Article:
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An essay by Helen Hunt Jackson

The Republic Of The Family

Title:     The Republic Of The Family
Author: Helen Hunt Jackson [More Titles by Jackson]

"He is lover and friend and son, all in one," said a friend, the other day, telling me of a dear boy who, out of his first earnings, had just sent to his mother a beautiful gift, costing much more than he could really afford for such a purpose.

That mother is the wisest, sweetest, most triumphant mother I have ever known. I am restrained by feelings of deepest reverence for her from speaking, as I might speak, of the rare and tender methods by which her motherhood has worked, patiently and alone, for nearly twenty years, and made of her two sons "lovers and friends." I have always felt that she owed it to the world to impart to other mothers all that she could of her divine secret; to write out, even in detail, all the processes by which her boys have grown to be so strong, upright, loving, and manly.

But one of her first principles has so direct a bearing on the subject that I wish to speak of here that I venture to attempt an explanation of it. She has told me that she never once, even in their childish days, took the ground that she had right to require any thing from them simply _because_ she was their mother. This is a position very startling to the average parent. It is exactly counter to traditions.

"Why must I?" or "Why cannot I?" says the child. "Because I say so, and I am your father," has been the stern, authoritative reply ever since we can any of us remember; and, I presume, ever since the Christian era, since that good Apostle Paul saw enough in the Ephesian families where he visited to lead him to write to them from Rome, "Fathers, provoke not your children to wrath."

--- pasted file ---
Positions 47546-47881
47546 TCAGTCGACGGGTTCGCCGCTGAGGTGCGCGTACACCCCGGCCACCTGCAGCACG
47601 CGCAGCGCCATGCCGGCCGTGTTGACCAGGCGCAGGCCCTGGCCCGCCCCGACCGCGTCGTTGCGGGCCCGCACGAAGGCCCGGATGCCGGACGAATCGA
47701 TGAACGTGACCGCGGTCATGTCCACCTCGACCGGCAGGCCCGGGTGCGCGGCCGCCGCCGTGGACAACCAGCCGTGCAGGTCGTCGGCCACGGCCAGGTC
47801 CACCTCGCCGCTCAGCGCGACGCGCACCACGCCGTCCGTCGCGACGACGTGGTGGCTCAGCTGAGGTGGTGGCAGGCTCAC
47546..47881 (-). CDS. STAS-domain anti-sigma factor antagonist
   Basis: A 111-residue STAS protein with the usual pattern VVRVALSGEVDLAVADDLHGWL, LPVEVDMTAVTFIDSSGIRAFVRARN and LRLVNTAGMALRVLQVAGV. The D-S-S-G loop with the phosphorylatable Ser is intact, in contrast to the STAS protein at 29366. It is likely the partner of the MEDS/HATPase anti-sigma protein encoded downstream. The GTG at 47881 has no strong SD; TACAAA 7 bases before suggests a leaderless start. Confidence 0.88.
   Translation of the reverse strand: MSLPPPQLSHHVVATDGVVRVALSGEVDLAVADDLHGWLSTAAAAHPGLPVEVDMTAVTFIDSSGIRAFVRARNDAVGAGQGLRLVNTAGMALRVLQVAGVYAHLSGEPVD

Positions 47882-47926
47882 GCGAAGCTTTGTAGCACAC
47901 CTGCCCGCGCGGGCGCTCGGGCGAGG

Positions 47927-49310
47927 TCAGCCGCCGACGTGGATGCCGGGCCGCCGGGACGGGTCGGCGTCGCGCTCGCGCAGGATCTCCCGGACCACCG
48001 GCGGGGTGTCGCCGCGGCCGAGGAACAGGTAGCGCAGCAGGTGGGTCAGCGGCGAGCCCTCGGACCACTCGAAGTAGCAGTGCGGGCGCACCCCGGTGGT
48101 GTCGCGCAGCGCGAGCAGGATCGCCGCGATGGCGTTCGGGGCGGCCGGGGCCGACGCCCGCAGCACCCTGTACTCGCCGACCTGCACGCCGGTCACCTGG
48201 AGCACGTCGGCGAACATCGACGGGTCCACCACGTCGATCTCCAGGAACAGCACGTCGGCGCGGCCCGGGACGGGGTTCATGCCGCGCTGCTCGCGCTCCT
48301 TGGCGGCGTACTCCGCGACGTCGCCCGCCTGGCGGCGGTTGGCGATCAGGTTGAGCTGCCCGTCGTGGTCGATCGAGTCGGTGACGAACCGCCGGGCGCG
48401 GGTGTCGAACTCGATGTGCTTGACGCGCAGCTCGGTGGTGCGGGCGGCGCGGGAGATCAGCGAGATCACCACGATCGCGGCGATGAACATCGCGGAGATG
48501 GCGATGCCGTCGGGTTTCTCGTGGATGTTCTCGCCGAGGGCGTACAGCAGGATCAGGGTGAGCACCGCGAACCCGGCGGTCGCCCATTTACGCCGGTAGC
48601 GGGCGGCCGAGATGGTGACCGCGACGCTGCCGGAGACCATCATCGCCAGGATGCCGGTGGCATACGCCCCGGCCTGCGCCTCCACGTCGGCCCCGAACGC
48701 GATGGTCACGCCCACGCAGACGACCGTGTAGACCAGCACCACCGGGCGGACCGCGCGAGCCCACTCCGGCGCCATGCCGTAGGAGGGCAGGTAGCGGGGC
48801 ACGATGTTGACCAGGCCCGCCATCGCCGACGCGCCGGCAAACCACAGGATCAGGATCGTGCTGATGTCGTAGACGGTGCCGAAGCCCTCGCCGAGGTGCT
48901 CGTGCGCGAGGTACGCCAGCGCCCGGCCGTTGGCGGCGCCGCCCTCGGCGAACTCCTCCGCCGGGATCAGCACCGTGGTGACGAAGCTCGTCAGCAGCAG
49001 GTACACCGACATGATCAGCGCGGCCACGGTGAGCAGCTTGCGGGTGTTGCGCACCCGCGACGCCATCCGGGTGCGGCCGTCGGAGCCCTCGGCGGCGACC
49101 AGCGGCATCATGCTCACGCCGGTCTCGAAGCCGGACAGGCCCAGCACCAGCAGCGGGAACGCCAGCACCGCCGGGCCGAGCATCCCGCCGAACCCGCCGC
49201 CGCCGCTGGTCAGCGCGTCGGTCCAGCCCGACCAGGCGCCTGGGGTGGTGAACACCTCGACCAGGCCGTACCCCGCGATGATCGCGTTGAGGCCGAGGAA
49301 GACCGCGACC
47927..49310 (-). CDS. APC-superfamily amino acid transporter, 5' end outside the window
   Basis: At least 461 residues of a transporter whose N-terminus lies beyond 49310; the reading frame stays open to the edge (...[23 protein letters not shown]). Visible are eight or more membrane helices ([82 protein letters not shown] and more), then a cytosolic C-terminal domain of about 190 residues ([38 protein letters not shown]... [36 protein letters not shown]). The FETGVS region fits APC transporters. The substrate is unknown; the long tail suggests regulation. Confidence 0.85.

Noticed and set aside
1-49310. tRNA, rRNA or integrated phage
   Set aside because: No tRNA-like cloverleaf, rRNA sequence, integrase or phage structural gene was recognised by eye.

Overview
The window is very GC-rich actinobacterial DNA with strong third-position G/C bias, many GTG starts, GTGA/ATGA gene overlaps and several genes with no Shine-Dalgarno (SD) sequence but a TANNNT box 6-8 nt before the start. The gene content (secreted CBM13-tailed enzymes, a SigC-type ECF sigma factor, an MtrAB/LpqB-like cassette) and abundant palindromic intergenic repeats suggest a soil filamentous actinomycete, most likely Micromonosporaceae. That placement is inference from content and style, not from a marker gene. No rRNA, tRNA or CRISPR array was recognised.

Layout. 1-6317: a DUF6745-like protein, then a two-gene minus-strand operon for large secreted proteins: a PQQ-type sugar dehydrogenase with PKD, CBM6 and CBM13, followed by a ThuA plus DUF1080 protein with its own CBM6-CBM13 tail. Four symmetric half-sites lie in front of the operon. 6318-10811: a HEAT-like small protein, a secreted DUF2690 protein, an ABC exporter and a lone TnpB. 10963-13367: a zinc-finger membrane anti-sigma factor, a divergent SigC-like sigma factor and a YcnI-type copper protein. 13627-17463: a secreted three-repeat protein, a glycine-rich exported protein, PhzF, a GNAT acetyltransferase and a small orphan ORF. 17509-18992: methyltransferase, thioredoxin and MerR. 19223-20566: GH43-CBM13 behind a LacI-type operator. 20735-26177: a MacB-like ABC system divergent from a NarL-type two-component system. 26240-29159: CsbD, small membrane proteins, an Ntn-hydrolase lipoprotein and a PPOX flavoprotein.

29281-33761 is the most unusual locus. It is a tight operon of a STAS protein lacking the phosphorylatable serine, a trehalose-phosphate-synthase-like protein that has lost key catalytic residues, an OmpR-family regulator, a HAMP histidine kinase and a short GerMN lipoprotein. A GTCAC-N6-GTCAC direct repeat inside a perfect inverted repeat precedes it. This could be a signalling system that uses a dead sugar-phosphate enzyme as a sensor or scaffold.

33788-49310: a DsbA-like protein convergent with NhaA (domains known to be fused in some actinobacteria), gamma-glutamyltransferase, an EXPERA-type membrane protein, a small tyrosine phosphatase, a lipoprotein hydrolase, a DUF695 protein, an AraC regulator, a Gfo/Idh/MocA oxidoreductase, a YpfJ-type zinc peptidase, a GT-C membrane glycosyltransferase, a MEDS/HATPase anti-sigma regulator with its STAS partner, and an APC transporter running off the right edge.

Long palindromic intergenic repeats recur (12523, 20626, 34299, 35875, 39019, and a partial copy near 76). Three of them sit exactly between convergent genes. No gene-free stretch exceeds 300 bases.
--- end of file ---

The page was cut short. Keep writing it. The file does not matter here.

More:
It seems to me that there are few questions of practical moment in every-day living on which a foregone and erroneous conclusion has been adopted so generally and so undoubtingly. How it first came about it is hard to see. Or, rather, it is easy to see, when one reflects; and the very clearness of the surface explanation of it only makes its injustice more odious. It came about because the parent was strong and the child weak. Helplessness in the hands of power,--that is the whole story. Suppose for an instant (and, absurd as the supposition is practically, it is not logically absurd), that the child at six were strong enough to whip his father; let him have the intellect of an infant, the mistakes and the faults of an infant,--which the father would feel himself bound and _would be_ bound to correct,--but the body of a man; and then see in how different fashion the father would set himself to work to insure good behavior. I never see the heavy, impatient hand of a grown man or woman laid with its brute force, even for the smallest purpose, on a little child, without longing for a sudden miracle to give the baby an equal strength to resist.

When we realize what it is for us to dare, for our own pleasure, even with solemnest purpose of the holiest of pleasures, parenthood, to bring into existence a soul, which must take for our sake its chance of joy or sorrow, how monstrous it seems to assume that the fact that we have done this thing gives us arbitrary right to control that soul; to set our will, as will, in place of its will; to be law unto its life; to try to make of it what it suits our fancy or our convenience to have it; to claim that it is under obligation to us!

The truth is, all the obligation, in the outset, is the other way. We owe all to them. All that we can do to give them happiness, to spare them pain; all that we can do to make them wise and good and safe,--all is too little! All and more than all can never repay them for the sweetness, the blessedness, the development that it has been to us to call children ours. If we can also so win their love by our loving, so deserve their respect by our honorableness, so earn their gratitude by our helpfulness, that they come to be our "lovers and friends," then, ah! then we have had enough of heaven here to make us willing to postpone the more for which we hope beyond!

But all this comes not of authority, not by command; all this is perilled always, always impaired, and often lost, by authoritative, arbitrary ruling, substitution of law and penalty for influence.